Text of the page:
On a gloriously sunny day, an American actress became the first Duchess of Sussex and the wife of a Prince of England.

Rachel Meghan Markle and Prince Henry Charles Albert David of Wales wed at St. George’s Chapel in Windsor Castle before 600 guests, including Oprah Winfrey, George and Amal Clooney, and Idris Elba.

The couple managed to infuse their own style in the ceremony steeped in centuries of tradition, without bucking the importance of convention.

As the world, including her groom and his best man, waited for the bride, sweet moments were exchanged between the brothers. It didn’t matter that no one could hear the exact words — older brother William was clearly calming wedding jitters.

Markle was a vision in an exquisitely cut and minimalist gown by Givenchy’s creative director Clare Waight Keller with a very long train. The prince’s expression changed from worry to joy as she neared.

Her mother, Doria Loyce Ragland, fought tears. Yes, her daughter was marrying into the royal family and in a fairytale setting, but she sat alone — the bride’s only blood relative among 600 guests. Her father made some missteps last week by posing for tabloids, but then quickly bowed out of the event citing health problems.

And what a wedding. It was a perfect blending of centuries of tradition that guides the British monarchy with the new world of a scrappy actress, the biracial, divorced daughter of a yoga teacher and lighting director.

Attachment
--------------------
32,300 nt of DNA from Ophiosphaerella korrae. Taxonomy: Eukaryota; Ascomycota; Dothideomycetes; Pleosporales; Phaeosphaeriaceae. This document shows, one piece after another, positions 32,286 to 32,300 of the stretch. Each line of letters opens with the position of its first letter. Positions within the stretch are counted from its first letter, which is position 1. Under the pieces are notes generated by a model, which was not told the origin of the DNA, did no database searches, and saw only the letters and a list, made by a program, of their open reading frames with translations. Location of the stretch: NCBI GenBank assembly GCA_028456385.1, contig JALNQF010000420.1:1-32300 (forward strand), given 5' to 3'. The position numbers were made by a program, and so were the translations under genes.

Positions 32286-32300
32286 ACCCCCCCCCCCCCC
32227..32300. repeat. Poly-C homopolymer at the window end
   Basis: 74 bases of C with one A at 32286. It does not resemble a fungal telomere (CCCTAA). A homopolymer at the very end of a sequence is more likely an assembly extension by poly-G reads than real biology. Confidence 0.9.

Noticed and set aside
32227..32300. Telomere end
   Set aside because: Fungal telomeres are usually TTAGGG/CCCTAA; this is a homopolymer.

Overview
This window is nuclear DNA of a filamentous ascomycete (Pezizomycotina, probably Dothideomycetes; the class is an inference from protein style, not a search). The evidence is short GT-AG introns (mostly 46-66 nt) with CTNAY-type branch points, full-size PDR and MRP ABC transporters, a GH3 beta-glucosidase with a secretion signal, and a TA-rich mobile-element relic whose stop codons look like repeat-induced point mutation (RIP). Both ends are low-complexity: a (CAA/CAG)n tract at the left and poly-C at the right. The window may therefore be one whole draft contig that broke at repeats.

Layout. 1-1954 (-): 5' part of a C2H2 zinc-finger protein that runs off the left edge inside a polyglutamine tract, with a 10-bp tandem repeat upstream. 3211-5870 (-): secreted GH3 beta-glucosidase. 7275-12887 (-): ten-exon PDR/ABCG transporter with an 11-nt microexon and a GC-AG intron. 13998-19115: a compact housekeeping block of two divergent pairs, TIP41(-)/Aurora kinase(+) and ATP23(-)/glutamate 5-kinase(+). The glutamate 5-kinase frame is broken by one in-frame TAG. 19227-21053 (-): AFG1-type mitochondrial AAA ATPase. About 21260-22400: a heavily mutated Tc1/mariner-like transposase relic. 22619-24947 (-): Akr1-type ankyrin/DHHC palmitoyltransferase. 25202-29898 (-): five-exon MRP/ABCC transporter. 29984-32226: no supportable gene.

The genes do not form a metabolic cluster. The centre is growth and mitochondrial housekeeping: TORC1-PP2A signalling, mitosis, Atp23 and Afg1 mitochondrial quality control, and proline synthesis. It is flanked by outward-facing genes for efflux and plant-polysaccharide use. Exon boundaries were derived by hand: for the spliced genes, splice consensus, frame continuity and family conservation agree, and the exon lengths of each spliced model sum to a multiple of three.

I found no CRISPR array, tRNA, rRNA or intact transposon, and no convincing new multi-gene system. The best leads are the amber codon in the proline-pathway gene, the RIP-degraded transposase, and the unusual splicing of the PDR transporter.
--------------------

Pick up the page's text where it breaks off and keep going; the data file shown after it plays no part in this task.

The new couple stamped their own personal style on it.

Early in the ceremony, Harry, as his wont, drew laughter, when he said, “I will.” Markle beamed after she said, “I will.”

The Most Reverend Michael Bruce Curry, the 27th Presiding Bishop and Primate of The Episcopal Church, gave the address, likely one that had never been heard inside these hallowed halls.

The Episcopal Church’s first African-American leader and a passionate speaker, Curry quoted Dr. Martin Luther King: “We must discover the power of love, the redemptive power of love, and when we do that we will make of this whole world a new world of love. Love is the only way. There is power in love.”

“Two young people fell in love and we all showed up,” Curry said.

Curry also brought up slaves in America and how the power of love is a balm no matter how awful the situation. His rousing sermon had the couple listening intently. He did try to get some audience participation, but this crowd seemed less interactive than those he may usually preach to.

After songs, including “Stand by Me” during which the bride and groom shared a few smiles, they took their vows and Markle placed a ring on Harry’s finger. This, too, is another indication of how the couple put their own stamp on the ceremony: He is the first male royal to wear a wedding band. Wedding rings were not popular among men in the U.K. before World War II.

As guests were signing the registry, a cellist who shot to fame on “Britain’s Got Talent,” Sheku Kaneh-Mason, played. Only 19, he won the BBC Young Musician of the Year award in 2016, and was the first person of color to win the honor.